This is such a small act, though guided by Spirit, and I don't know how it relates to solving larger, societal questions. While I grew weary of the pop-WWJD craze, I really do wonder how Jesus would handle this. I think he'd take a deeper look at society and see where we are failing and demand we fix it. First, however, he'd probably walk up to the shooter, unarmed, taking his chances and look him in the eye, witnessing his wholeness and goodness, not just the evil he projects. After all, the shooter is as much a child of God as his victims. We may not like this, but it is the truth ... at least as far as I have discerned.

Fear is the root of gun culture. Fear of losing possessions, loved ones and life. Guns, apparently, empower the fearful. Besides, it’s a constitutional right.

My heart is not legislated by human law, but by Spirit’s. Life is about constantly dying; none of it is easy. Dying from our ego and into Divine union. I do not fear death; to me it’s the ultimate surrender. Of course, I don’t wish to die violently, at the hands of a shooter, but my prayer would be that I could look that person in the eye and see that of God in them.

Maybe if that had happened once, the shooter would not even have a gun.

• How does my conscience respond to the idea of guns as self defence?
• How does my heart respond?
• Could I ever love my enemy?
• What role does Jesus play in my life?
• What is Spirit’s role?

by the violence,

any of it:
shooter of the shooter

my own anger

finding a peaceful
respite in only
ONE place

the tunnel
within my heart
that connects
me to the

the tunnel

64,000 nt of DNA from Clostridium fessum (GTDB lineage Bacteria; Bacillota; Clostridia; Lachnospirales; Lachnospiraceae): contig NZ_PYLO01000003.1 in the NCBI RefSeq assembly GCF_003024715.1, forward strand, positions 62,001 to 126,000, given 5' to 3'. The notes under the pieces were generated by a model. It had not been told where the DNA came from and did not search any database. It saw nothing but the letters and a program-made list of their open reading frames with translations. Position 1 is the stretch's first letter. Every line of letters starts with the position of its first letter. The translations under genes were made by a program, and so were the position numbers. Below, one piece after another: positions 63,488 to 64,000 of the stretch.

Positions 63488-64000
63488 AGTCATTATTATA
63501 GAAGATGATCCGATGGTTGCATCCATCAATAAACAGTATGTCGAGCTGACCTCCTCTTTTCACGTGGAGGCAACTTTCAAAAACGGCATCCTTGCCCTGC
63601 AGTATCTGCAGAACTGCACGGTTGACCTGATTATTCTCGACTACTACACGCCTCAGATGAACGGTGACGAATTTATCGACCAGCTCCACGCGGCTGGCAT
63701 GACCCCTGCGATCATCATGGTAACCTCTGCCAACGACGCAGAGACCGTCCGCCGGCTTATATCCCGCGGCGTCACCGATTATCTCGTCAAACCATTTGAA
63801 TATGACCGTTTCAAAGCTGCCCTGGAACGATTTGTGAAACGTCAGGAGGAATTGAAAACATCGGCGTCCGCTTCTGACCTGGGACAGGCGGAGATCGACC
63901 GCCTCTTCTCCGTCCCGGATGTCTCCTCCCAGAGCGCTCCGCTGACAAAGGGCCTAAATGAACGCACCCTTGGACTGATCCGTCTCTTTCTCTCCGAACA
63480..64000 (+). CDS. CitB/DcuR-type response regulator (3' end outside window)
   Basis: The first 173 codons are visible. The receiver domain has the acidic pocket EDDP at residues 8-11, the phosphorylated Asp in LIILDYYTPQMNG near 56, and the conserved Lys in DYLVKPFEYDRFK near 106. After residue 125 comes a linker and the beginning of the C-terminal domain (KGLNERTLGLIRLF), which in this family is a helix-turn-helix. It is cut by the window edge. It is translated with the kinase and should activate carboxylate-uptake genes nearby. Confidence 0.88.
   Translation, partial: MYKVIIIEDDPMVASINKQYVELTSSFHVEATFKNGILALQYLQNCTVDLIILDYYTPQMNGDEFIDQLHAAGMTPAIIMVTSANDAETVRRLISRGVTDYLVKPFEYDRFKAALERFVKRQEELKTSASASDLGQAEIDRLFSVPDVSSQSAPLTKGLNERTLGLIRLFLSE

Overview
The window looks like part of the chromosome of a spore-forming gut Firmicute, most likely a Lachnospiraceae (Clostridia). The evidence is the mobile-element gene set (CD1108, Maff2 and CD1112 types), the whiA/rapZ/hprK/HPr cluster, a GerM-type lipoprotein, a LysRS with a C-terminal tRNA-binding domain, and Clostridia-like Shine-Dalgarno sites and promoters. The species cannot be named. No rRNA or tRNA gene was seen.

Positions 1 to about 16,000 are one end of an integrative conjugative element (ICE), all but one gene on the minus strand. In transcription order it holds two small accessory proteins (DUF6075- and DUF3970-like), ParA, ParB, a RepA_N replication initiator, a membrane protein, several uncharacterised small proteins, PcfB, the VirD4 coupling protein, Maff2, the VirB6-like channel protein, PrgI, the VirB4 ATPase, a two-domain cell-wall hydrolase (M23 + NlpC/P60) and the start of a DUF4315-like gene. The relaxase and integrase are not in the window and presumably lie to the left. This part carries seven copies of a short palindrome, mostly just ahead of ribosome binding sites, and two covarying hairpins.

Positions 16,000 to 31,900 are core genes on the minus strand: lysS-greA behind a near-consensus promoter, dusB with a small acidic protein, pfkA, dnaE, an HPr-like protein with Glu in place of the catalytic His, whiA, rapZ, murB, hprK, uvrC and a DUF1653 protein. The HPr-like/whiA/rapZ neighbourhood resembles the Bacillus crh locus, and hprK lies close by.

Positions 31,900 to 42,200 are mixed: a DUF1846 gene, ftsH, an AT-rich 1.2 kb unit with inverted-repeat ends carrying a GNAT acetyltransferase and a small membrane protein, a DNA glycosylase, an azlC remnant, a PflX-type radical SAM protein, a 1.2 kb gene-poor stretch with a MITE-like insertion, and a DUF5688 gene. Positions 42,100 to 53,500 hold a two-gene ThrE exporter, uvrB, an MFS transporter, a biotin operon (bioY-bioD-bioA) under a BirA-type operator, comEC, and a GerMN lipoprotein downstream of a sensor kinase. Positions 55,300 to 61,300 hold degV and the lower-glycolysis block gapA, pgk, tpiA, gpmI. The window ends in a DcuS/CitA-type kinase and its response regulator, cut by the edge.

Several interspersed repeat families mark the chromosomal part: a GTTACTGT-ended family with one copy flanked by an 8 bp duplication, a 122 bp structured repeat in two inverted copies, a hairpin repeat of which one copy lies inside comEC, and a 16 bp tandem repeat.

we all have


  1. Hi Cathy, I think that you are right on with your thoughts about this issue. The answer lies down that "tunnel" that you mentioned. The first Commandment, "No other gods" assures us that ultimately the only real control over our life is the one forever-loving Father-Mother that Jesus taught us about. As long as people don't grasp that, they will feel the need to worship other gods like Smith & Wesson or Beretta, but that doesn't change the facts that we are created by God and, as Jesus showed us with his crucifixion and resurrection, even brutal murderers can't take that real life away.
    We can't force society to see and accept this truth. For now, the most effective thing an individual can do is acknowledge and practice this truth in their own consciousness and actions.

  2. Thank you, Colin ... I reached the same conclusion ... that we can only do what we can do personally and pray. It's warming to see that others feel the same and I am grateful for your supportive scriptural references. Blessings!

  3. Hello Cathy and Quaker community,
    I would like to disagree, but am glad questions of civilian arms are being raised by Quakers.

    First of all I believe in the face of horrible violence such as at a school shooting. Peace is not served by forcing the potential victims or their guardians to be there without the choice to fight back. I believe an innocent person may protect themselves or the innocents around them without breaking a moral code of peace and care for others.

    Of course children cannot fight back in such a situation, but the innocent and courageous teachers or staff should be allowed to follow their leadings in such a tragic event.

    I was raised in a Quaker community by peace activists. I am privileged to be able to demonstrate my care and sacrifice for others by serving as volunteer firefighter and EMT in my community. My paying work is in healthcare. I am a father and a husband.

    Sincerely, brother B.

  4. Brother B –

    Thank you so much for sharing your opinion and experience. Thank you for your service as well. Such a hard situation. While I speak for myself, I can not for others and value hearing what those beliefs are.

    Blessings on journey and in your vocation.